Journalism school "after newspapers"

I went to see a panel earlier this month entitled "What Comes After Newspapers?" 

All in all, it was fantastic- you can see the entirety of it here or just read a fuller summary of it here

After an evening full of really interesting talk about the currently tumultuous state of journalism, the panel opened up for questions from the crowd. Most of those questions ended up concerning some really specific things about the field or about local SF news media. Fortunately, I was able to squeeze in to ask the last question of the night, and I made it really general (you can see the video of me here):

What would the members of the panel say to a young person deciding whether or not to go to journalism school?

Although Phil Bronstein weighed in by saying, essentially, "I'd tell him/her to go for it," I think two things about the room's response suggests that many other journalism professionals would advise otherwise.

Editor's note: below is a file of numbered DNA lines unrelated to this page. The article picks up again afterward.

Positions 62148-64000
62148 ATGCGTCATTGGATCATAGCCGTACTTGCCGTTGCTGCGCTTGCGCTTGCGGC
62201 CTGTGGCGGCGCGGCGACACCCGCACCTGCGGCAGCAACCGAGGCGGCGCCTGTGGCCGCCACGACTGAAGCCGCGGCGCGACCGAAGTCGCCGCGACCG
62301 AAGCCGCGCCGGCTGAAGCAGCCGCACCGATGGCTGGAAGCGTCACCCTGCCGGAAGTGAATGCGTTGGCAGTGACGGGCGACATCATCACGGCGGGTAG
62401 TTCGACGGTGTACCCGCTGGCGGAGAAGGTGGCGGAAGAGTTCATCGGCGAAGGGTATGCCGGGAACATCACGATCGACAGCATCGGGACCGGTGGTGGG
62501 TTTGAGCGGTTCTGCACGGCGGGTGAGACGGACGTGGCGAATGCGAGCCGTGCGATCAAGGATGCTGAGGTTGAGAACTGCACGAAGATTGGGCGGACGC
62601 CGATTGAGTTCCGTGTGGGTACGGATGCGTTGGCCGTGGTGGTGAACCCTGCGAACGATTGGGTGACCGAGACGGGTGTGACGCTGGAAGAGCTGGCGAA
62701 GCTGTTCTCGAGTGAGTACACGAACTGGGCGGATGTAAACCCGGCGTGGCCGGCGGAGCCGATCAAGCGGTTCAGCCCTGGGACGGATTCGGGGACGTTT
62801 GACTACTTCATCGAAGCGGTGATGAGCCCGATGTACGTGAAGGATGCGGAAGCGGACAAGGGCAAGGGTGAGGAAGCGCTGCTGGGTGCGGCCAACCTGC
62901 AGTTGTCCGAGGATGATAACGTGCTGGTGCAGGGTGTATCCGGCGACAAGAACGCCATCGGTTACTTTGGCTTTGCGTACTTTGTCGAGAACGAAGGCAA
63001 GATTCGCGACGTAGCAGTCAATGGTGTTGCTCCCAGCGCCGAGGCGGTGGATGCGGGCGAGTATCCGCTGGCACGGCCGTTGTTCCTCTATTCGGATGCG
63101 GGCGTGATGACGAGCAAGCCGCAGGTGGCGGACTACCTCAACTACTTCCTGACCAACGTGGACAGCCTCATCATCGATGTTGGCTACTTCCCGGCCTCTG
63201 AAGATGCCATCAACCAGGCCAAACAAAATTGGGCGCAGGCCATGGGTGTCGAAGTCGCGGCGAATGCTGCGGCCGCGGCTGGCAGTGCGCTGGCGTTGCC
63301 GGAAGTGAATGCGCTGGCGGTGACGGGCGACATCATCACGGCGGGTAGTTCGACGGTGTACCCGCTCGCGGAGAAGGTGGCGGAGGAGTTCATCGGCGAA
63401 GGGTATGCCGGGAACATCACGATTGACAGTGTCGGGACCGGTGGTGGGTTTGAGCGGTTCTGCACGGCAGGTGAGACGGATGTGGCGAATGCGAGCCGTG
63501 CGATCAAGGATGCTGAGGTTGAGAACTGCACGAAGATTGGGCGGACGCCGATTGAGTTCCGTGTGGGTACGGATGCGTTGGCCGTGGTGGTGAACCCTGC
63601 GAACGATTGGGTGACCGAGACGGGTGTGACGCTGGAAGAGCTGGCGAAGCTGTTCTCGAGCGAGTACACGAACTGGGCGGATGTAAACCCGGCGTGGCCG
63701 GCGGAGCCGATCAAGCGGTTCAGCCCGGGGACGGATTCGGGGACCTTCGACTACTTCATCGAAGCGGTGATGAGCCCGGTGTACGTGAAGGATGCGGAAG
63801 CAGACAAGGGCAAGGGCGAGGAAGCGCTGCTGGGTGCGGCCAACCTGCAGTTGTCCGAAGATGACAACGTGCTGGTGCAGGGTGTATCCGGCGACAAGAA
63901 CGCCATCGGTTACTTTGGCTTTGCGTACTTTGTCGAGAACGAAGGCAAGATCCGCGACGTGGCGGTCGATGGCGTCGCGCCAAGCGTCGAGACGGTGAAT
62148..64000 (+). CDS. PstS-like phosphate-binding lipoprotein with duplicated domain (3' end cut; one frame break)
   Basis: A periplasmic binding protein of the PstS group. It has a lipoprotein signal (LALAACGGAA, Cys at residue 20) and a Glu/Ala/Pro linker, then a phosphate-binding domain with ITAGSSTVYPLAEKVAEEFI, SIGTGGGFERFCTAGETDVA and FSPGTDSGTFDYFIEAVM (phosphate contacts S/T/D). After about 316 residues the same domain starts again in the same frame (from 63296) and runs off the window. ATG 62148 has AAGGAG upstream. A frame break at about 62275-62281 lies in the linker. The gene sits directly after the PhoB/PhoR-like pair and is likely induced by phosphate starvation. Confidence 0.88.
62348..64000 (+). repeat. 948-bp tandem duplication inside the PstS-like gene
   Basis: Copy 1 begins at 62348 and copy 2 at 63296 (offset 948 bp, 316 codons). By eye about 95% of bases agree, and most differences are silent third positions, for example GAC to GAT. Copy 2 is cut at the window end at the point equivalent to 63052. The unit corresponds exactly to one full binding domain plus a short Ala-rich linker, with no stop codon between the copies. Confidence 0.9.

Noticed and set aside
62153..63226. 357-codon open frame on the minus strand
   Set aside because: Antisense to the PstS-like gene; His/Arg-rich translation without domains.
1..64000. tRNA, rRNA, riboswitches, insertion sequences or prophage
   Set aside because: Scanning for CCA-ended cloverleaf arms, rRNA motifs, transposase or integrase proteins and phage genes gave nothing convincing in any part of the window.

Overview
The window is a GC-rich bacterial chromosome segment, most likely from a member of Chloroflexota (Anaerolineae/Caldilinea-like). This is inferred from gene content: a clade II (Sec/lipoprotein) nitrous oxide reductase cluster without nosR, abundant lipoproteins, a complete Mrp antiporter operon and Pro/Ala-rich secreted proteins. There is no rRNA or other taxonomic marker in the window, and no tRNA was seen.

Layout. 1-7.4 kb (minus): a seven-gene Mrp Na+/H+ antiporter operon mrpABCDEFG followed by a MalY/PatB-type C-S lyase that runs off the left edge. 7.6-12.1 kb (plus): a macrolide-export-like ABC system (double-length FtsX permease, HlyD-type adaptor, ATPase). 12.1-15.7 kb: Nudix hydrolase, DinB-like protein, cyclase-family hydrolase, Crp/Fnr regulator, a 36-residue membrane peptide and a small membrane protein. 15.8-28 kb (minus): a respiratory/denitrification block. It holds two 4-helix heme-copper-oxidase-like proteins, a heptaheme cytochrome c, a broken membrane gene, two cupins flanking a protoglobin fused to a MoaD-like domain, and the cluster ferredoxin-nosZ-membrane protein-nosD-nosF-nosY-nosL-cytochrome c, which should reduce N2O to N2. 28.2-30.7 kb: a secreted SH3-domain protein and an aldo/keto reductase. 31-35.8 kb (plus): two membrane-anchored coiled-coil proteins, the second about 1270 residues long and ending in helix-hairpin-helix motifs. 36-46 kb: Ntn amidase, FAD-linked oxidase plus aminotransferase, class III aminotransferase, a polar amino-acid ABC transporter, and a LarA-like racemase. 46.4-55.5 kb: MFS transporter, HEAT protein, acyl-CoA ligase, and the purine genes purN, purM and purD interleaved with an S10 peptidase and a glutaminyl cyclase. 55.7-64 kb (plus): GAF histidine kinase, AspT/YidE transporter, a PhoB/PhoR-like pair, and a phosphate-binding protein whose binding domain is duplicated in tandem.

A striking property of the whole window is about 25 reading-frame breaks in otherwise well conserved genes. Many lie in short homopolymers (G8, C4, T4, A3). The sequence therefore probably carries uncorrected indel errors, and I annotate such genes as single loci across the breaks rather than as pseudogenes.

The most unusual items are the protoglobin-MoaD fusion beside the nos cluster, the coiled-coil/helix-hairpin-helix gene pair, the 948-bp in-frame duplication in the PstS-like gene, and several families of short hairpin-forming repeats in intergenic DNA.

One is that everyone *cracked up* when I asked the question, even though I wasn't at all trying to play it for laughs.

The second is Bronstein's off-hand comment in the middle of his spiel about how UC Berkeley journalism grad students are doing local reporting as part of a joint program with the SF Chronicle: "Now, if we'll be able to pay you if you're one of those [reporters]... we'll have to see."

Call me old-fashioned, but: If there's no guarantee that a paying position will be available at the end of it all, why would anyone invest the money to train or intern in a certain professional field?  It seems to me that the proponents for journalism school may have to start coming up with more convincing arguments, because I, for one, wouldn't buy it.
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